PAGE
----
The test target (USAF1950 pattern) does not measure resolution in the same terms as the Dawes limit does. It basically measures lines per inch which is quite different from the two overlapping Airy disks of Dawes limit.

 

The Cassini division is a good example of the difference between line pairs and the Dawes limit.  The Cassini division is 0.75" in width and yet can be resolved by a 60 mm whose Dawes limit is about 2" 

 

Jon


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#7 astrokeith

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Posted 29 July 2021 - 01:56 PM

Do you have a list of the brands/scopes used available? The Mak/Cass data point seems like it was pushed way over its capabilities? Not so surprised about the light buckets as their size isn't "seeing" tolerant. I'd like to know about the SCT's? Thanks for posting these data, always interesting to see tests!

I do have that data, but we agreed with the scope owners that we wouldnt declare it. The observers were trying to work in at least pairs to improve accuracy, but there is still too many variables to start showing a 'league table'.

Better scopes tend to have better observers and so they come out especially well, which isnt fair on a budget scope with an observer with limited eyepieces to choose from and less developed observing skills.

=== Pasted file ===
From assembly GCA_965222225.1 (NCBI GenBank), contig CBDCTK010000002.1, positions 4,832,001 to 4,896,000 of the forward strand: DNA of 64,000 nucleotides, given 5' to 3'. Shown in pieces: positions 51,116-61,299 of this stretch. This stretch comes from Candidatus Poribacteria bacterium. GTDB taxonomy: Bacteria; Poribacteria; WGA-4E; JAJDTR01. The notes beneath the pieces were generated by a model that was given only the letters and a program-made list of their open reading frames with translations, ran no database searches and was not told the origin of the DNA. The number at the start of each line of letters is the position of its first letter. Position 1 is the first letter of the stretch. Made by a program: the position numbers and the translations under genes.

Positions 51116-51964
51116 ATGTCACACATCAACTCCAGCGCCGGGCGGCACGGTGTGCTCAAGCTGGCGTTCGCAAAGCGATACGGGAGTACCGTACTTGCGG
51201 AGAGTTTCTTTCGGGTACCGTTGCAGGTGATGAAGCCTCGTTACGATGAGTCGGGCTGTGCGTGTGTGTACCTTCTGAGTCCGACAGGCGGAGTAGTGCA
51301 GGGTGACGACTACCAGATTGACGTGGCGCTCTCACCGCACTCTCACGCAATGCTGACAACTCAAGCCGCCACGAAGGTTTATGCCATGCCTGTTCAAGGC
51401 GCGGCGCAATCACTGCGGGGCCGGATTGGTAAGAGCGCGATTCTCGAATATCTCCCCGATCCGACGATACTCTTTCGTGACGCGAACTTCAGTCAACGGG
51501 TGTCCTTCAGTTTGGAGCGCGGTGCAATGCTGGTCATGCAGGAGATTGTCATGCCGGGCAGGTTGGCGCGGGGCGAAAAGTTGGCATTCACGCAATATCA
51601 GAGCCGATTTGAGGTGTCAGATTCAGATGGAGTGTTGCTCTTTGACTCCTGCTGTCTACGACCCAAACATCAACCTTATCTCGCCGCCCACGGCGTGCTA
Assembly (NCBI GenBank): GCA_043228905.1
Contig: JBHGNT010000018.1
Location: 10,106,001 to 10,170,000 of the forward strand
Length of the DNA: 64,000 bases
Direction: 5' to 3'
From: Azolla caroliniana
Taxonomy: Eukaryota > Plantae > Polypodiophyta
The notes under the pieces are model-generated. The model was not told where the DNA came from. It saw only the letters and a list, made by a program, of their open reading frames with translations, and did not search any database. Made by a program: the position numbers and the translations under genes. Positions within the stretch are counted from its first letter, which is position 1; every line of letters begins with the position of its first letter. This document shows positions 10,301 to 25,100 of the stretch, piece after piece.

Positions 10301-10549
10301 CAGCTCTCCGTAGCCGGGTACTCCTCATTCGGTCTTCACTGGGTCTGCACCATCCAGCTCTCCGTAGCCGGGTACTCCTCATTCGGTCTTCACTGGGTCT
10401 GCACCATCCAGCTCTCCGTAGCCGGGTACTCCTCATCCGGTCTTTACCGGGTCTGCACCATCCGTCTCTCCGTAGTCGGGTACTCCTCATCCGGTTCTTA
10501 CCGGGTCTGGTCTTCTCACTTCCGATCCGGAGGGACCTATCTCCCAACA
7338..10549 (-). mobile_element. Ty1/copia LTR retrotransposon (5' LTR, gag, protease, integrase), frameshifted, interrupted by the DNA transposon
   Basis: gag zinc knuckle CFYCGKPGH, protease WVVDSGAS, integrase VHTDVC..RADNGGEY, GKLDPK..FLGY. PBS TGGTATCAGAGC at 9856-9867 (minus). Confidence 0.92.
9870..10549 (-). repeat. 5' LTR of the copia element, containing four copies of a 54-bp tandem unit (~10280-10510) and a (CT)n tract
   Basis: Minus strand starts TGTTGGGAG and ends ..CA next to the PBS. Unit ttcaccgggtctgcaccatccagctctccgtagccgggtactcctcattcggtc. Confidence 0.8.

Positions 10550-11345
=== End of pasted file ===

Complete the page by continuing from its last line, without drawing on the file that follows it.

For the SCTs, you could possible infer brand from the apertures!


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#8 astrokeith

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Posted 29 July 2021 - 02:05 PM

To play to devils advocate:

 

The test target (USAF1950 pattern) at TSP to measure telescope resolution does not measure resolution in the same terms as the Dawes limit does. 

 

It basically measures lines per inch which is quite different from the two overlapping Airy disks of Dawes limit.

 

Jon

Absolutely right. This was clearer in the original article.

It explains why the Cassini division is so visible, when perhaps it shouldn't according to Dawes.

 

We also had a set of 'double stars' of varying separation. (Fibre optics are wonderful), but observers found it very difficult to make observations and they all wanted to vary the brightness.

 

The advantage (and purpose) of the USAF target is that it shows astigmatism so clearly. The target was put up purely as a 'telescope check' aid for all attendees. Quite a few people came to me who had strong astigmatism which we had fun tracking down. (Beware of stock diagonals on some SCTs!)

 

So it could be said these results are only good for scope to scope comparisons. However a planetary observer would say that the test targets are very appropriate for their work.



#9 Supernova74

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Posted 29 July 2021 - 02:08 PM